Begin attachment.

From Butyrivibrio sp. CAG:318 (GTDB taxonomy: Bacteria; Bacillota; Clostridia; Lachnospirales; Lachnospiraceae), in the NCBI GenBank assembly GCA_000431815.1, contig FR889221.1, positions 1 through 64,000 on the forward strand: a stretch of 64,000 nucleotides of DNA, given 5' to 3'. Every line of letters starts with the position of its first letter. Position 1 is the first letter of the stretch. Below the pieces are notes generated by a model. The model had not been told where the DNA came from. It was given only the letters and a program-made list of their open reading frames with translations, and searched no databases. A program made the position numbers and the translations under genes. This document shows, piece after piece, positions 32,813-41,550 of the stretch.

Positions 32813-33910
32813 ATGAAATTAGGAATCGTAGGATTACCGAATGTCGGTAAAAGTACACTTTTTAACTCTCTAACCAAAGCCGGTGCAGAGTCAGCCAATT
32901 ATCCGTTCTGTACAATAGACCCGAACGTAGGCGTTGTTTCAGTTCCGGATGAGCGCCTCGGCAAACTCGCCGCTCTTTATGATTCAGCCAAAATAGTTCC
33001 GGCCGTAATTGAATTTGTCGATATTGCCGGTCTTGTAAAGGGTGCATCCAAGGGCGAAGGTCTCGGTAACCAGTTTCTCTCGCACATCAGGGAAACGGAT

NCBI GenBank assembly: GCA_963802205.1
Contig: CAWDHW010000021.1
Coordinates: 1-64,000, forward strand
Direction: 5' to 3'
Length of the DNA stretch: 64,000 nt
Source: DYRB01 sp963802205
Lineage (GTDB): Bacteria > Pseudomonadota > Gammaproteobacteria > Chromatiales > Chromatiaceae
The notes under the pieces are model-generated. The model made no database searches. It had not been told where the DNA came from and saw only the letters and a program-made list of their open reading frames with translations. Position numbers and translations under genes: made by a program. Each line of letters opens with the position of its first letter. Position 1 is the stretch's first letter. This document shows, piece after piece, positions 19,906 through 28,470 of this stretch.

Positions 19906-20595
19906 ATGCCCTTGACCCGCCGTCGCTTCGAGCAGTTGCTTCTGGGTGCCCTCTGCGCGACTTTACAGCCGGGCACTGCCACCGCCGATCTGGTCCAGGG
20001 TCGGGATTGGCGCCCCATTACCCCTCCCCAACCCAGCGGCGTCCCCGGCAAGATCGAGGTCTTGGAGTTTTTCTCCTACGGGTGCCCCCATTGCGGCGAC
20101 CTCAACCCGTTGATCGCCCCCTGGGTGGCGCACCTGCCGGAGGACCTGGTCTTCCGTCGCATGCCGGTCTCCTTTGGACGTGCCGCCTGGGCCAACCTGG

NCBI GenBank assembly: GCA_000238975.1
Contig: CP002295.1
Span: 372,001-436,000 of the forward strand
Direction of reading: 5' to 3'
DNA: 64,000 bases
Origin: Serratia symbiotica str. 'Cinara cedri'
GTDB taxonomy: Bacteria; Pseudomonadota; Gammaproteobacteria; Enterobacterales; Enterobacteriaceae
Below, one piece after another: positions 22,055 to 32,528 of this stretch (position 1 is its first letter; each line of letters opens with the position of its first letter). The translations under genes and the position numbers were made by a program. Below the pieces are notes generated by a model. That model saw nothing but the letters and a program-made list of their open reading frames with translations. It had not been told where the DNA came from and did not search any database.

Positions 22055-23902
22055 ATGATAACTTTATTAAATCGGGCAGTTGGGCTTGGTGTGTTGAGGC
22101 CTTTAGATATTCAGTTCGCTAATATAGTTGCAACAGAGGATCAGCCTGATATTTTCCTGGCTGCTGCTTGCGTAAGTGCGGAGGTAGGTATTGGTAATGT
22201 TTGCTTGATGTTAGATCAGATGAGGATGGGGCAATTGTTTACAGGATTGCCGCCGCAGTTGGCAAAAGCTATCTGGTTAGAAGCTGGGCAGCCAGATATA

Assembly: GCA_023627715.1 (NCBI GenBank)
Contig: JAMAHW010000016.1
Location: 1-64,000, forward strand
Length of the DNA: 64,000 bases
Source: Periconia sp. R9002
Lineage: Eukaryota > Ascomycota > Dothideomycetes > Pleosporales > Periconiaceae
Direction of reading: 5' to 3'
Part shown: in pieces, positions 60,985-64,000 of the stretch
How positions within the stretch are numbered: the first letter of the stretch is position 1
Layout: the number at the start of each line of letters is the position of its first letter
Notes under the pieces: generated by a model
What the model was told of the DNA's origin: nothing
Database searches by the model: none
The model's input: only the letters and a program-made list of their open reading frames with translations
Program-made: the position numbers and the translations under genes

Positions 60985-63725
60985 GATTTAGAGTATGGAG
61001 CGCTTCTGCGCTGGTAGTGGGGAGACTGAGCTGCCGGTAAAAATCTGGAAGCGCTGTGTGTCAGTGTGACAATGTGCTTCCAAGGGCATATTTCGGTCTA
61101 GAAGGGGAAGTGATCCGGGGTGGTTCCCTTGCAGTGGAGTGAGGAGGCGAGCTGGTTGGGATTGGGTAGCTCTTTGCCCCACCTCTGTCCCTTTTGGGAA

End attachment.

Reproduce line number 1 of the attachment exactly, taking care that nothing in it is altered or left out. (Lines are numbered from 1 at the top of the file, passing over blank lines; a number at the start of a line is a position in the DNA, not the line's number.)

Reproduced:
From Butyrivibrio sp. CAG:318 (GTDB taxonomy: Bacteria; Bacillota; Clostridia; Lachnospirales; Lachnospiraceae), in the NCBI GenBank assembly GCA_000431815.1, contig FR889221.1, positions 1 through 64,000 on the forward strand: a stretch of 64,000 nucleotides of DNA, given 5' to 3'. Every line of letters starts with the position of its first letter. Position 1 is the first letter of the stretch. Below the pieces are notes generated by a model. The model had not been told where the DNA came from. It was given only the letters and a program-made list of their open reading frames with translations, and searched no databases. A program made the position numbers and the translations under genes. This document shows, piece after piece, positions 32,813-41,550 of the stretch.